MIDDLE EAST

Killing people as if they are insects

This is not the first or second or even tenth time that chemical attacks target people in Syria and suffocate them like insects.

The life of thousands of Syrians may be of no value for those who are indifferent towards what’s happening; however, the entire world is in danger due to these precedents which have become familiar and acceptable due to keeping silent and not holding criminals accountable. Silence over what the three regimes are doing in Syria will make all of the region’s cities an open arena for murder using chemical gases as wars expand and given the world’s cold reaction to using them.

Mass murder against Syrian civilians has been ongoing for four years now. The first time we heard of it was on March 19, 2013 in Aleppo’s suburbs. It was followed by another chemical attack on April 29 in Saraqeb and by another on August 21 in Ghouta. Three days later, Jobar was attacked and a day later, on August 25, a chemical attack also targeted Sahnaya. All these consecutive attacks were carried out in the same year. No one was held accountable although these attacks were many. The Syrian regime continued to deny these attacks were chemical in nature despite the mounting evidence and it kept saying it was a mere media charade and an exaggeration of events. The Syrian opposition, in cooperation with the UN, had to transfer a body of someone who was killed by Sarin gas to examine it and run tests thus proving that a prohibited nerve agent was used.

Three criminal regimes

The problem is not about the availability of evidence as there is many, and it’s not about the three criminal regimes. The problem is in the international community and its institutions which, in alarming manner, ignore crimes that are usually viewed as an attack against them and as a threat to the human race. The three regime’s boldness, i.e. the Syrian, Iranian and Russian, to use chemical weapons against civilians in Syria and keeping silent over these practices encourage governments and organizations to resort to chemical weapons because they are cheap, easy to use and efficient and they achieve the aim of psychologically terrifying people.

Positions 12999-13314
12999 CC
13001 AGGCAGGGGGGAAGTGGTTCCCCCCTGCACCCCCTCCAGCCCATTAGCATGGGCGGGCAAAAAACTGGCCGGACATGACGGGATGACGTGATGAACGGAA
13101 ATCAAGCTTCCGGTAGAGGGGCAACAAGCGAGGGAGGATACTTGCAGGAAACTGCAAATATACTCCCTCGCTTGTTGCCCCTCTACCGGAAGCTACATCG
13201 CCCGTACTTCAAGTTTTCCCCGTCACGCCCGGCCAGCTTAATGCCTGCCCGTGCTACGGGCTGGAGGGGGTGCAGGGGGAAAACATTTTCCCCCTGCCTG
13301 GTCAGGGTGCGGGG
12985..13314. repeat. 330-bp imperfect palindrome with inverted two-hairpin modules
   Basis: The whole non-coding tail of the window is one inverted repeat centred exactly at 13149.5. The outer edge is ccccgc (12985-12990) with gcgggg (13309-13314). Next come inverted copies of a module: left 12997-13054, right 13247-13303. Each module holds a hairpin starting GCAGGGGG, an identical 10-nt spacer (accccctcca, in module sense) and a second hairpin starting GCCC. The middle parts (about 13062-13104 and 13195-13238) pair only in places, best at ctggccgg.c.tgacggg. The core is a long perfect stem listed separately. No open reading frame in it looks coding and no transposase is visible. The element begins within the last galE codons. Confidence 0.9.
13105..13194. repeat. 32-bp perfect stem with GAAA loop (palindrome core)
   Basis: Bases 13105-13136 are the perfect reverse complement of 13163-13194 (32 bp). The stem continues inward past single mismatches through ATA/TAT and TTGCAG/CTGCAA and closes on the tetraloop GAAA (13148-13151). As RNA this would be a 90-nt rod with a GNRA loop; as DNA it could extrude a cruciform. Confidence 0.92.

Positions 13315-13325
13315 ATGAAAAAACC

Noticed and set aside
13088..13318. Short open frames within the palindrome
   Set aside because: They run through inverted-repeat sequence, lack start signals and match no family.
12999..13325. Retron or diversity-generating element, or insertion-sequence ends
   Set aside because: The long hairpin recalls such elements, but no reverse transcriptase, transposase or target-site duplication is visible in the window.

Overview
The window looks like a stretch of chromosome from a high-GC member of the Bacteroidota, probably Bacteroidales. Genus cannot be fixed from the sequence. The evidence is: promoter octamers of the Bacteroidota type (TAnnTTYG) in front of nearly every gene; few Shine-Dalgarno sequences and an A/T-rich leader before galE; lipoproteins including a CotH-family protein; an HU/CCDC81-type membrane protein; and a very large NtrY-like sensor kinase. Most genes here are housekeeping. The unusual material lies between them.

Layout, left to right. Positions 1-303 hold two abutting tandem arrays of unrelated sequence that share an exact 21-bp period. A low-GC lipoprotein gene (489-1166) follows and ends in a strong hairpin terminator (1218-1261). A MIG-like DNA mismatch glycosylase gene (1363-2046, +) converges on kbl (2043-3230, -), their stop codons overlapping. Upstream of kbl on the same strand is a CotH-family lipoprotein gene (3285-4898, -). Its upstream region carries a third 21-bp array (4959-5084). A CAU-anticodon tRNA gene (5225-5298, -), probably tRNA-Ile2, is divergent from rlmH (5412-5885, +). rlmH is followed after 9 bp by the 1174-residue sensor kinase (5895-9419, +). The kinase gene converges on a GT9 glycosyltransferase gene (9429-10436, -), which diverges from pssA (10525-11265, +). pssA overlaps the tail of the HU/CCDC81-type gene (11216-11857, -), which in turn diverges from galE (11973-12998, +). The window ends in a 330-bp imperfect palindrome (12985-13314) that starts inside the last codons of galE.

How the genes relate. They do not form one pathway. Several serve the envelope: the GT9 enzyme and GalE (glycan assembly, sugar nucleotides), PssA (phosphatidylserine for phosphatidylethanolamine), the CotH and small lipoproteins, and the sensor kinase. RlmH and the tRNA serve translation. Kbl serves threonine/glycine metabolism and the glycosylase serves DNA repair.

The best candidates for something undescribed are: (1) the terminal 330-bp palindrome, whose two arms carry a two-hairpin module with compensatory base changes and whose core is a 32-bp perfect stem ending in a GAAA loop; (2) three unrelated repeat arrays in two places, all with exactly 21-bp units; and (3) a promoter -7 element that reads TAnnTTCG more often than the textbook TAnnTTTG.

Like the Syrian regime, Iran does not mind sacrificing its citizens and does not hesitate to carry out mass murder against those it is hostile towards.

Abdulrahman al-Rashed

Let’s compare between this and the reaction to the attempt to assassinate the Russian agent in Britain and which was only carried out as a result of underestimation and submissiveness. This was not the first time this happens but no one was held accountable for the crimes which preceded this recent incident. For example, a Russian man died while jogging in 2012 and the case was closed although there were suspicions he was poisoned. The recent incident in Britain about a month ago targeted a Russian double agent and his daughter who both fell ill following a mysterious attack which is believed to be a nerve-agent attack. Britain deemed this a dangerous attack on its soil and expelled a large number of Russian diplomats and said it will boycott this year’s World Cup in Russia. The British measures alone did not have enough weight and Moscow mocked them; however, several countries stood in solidarity with Britain, imposed sanctions on Russia and expelled a large number of diplomats too. We haven’t witnessed such reactions since the Cold War. Moscow now wants dialogue because it sensed the gravity of what happened and of what was attributed to it, whether it is in fact involved or innocent.

Like the Syrian regime, Iran does not mind sacrificing its citizens and does not hesitate to carry out mass murder against those it is hostile towards. Like Iran, it will not hesitate to resort to its chemical weapons to kill thousands of people everywhere it fights. Wars are ever-increasing and tools of mass murder and mass destruction no longer know any boundaries.

This article is also available in Arabic.

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Abdulrahman al-Rashed is the former General Manager of Al Arabiya News Channel. A veteran and internationally acclaimed journalist, he is a former editor-in-chief of the London-based leading Arab daily Asharq al-Awsat, where he still regularly writes a political column. He has also served as the editor of Asharq al-Awsat’s sister publication, al-Majalla. Throughout his career, Rashed has interviewed several world leaders, with his articles garnering worldwide recognition, and he has successfully led Al Arabiya to the highly regarded, thriving and influential position it is in today. He tweets @aalrashed.

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Last Update: Tuesday, 10 April 2018 KSA 11:14 - GMT 08:14
Disclaimer: Views expressed by writers in this section are their own and do not reflect Al Arabiya English's point-of-view.
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